-Anna


Parkinsonism Relat Disord. 2018 Jan;46:69-73. doi: 10.1016/j.parkreldis.2017.11.334. Epub 2017 Nov 14.

Olfactory dysfunctions in drug-naïve Parkinson's disease with mild cognitive impairment.
Park JW, Kwon DY, Choi JH, Park MH, Yoon HK.
BACKGROUND:
Evaluation of olfactory function is valuable for the detection of pre-motor state of Parkinson's disease (PD). PD patients have an increased risk of associated dementia and one-third of PD patients have mild cognitive impairment (MCI) at the time of diagnosis. However, the characteristics of olfactory dysfunction in PD-MCI patients are unclear. This study examined the relationship between olfactory dysfunction and cognitive function in drug-naïve PD at the time of diagnosis with the patterns of olfactory function in PD-MCI patients using the Korean version of the Sniffin' stick test II (KVSS II).METHODS:
A total of 66 drug-naïve PD patients were enrolled. A neuropsychiatric assessment battery and KVSS II were performed. For the statistical analyses, univariate, multivariable linear regression and Student's t-test were used to determine the relationship between the variables and olfactory function.RESULTS:
Olfactory dysfunction was more prevalent in the PD-MCI group than in the PD-normal cognition (PD-CN) group. Each domains of odor threshold, discrimination, identification and total olfactory score were more impaired in the PD-MCI group than the PD-CN group. Whether cognitive impairment was single or multiple domain was not affected.CONCLUSION:
PD-MCI is more likely to be associated with severe olfactory impairment than PD-CN. There may be more extensive neurodegenerative processes affecting olfaction in PD-MCI patients. With further investigation and validation using neuropathological data, an objective olfactory function test could be used as a tool to evaluate disease progression. Further studies with prospective design investigating the prognostic value of olfactory dysfunction in PD-MCI patients are essential.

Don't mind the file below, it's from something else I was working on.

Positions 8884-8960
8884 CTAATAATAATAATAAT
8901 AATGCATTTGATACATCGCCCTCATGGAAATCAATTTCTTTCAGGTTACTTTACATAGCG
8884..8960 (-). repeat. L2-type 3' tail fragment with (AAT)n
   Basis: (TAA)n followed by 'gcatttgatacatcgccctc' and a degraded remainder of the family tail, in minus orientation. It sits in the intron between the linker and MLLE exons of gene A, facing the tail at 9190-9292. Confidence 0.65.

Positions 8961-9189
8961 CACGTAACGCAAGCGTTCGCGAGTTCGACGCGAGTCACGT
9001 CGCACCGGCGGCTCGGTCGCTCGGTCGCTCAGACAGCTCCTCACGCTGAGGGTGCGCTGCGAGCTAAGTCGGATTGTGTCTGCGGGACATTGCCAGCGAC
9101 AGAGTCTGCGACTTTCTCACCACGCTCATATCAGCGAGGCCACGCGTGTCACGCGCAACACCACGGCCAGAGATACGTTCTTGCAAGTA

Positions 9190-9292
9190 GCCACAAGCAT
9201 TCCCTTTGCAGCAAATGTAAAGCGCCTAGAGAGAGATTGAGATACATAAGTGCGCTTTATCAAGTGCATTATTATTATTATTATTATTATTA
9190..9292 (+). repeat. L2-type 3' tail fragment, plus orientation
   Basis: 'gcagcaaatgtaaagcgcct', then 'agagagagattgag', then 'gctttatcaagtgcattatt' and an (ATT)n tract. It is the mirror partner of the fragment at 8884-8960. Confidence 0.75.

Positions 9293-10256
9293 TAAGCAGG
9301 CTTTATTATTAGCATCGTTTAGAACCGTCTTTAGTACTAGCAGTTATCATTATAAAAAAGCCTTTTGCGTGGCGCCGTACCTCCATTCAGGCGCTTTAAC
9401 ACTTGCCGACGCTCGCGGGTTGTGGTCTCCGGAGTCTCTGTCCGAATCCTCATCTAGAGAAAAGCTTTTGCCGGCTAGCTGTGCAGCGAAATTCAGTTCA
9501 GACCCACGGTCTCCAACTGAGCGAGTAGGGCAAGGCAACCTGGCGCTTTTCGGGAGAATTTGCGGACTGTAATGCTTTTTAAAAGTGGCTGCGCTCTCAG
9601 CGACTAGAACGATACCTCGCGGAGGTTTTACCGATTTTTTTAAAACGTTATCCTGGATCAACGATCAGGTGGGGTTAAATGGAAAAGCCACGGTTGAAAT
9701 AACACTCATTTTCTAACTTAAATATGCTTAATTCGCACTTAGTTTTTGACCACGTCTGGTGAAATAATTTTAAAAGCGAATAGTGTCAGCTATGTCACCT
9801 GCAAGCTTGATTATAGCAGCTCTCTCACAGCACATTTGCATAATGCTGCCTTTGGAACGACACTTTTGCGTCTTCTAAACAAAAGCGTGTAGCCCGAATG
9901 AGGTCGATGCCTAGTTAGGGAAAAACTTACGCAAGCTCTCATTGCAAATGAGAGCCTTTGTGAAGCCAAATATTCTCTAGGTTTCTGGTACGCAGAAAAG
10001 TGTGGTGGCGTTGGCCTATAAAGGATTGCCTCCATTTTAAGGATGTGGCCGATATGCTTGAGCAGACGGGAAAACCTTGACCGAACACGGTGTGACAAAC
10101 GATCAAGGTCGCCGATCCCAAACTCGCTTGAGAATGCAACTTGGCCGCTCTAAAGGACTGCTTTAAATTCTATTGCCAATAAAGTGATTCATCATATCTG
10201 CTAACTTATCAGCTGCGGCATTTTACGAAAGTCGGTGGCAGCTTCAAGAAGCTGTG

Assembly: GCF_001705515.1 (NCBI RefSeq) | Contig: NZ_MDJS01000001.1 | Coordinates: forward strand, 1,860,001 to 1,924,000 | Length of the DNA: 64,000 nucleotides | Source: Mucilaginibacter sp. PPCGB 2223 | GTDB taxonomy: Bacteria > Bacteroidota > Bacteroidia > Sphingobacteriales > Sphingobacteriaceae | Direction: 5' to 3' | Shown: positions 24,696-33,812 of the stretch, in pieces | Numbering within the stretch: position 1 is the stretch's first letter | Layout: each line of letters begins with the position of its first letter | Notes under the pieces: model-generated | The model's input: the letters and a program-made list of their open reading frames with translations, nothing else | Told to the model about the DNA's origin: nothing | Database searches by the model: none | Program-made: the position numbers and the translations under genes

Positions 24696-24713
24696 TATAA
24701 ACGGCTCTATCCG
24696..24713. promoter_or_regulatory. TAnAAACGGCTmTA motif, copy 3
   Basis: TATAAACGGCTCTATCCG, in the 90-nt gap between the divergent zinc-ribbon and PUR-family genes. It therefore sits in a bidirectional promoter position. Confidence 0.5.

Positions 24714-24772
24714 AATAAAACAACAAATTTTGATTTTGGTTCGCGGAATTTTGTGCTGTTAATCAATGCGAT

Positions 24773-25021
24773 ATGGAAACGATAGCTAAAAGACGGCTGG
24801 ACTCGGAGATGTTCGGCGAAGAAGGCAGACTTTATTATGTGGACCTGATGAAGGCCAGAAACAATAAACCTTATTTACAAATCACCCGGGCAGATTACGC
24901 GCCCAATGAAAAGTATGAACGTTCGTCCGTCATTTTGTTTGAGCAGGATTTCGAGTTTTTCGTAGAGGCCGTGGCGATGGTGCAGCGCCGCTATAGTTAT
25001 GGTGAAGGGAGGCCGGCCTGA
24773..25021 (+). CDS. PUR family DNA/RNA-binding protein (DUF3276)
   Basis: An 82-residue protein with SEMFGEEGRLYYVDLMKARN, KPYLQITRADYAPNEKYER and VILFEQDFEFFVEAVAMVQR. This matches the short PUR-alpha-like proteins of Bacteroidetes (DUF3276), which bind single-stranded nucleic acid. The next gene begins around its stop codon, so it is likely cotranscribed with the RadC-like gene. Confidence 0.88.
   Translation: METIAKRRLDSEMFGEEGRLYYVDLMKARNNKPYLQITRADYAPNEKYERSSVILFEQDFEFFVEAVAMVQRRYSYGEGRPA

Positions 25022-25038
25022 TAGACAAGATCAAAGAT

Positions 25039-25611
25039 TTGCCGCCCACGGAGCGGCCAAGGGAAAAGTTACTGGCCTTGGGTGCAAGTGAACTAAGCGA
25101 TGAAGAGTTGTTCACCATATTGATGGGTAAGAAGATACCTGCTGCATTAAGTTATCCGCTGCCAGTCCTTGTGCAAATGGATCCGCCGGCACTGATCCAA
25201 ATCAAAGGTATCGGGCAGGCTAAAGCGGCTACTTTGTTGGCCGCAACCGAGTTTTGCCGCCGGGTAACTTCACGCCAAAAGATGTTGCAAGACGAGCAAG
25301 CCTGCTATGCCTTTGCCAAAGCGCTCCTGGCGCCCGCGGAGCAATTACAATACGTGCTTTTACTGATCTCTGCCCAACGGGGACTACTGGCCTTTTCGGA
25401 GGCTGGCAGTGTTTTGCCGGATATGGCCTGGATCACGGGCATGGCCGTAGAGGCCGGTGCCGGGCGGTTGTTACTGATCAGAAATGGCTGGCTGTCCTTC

Wednesday, 10 January 2018

Progression in the LRRK2-Asssociated Parkinson Disease Population.

I think this is a really important study.

We have long suspected that patients with LRRK2-associated PD manifest Parkinson's in a different way to those that don't carry LRRK2 mutations. Here the authors show differences in the rate of progression of motor features – those with LRRK2-associated PD progress at a slower rate. This fits somewhat with notion that LRRK2 patients run a more benign course than 'regular PD' but what is at odds with this is that more of them had the postural instability gait disorder (PIGD) type of PD which is usually associated with a poor prognosis. The authors don't mention it much in the discussion but what is interesting to me is that the increase in PIGD type cases is not the result of a reduction in tremor-dominant cases, so much as a reduction in the indeterminate type. To me these observations lead to interesting questions:

1) Do LRRK2 patients fit into these two subtypes of PD better than those without LRRK2 mutations?? This is plausible because one would expect the pathology of LRRK2 to perhaps be less heterogeneous (even though a range of pathologies have been reported).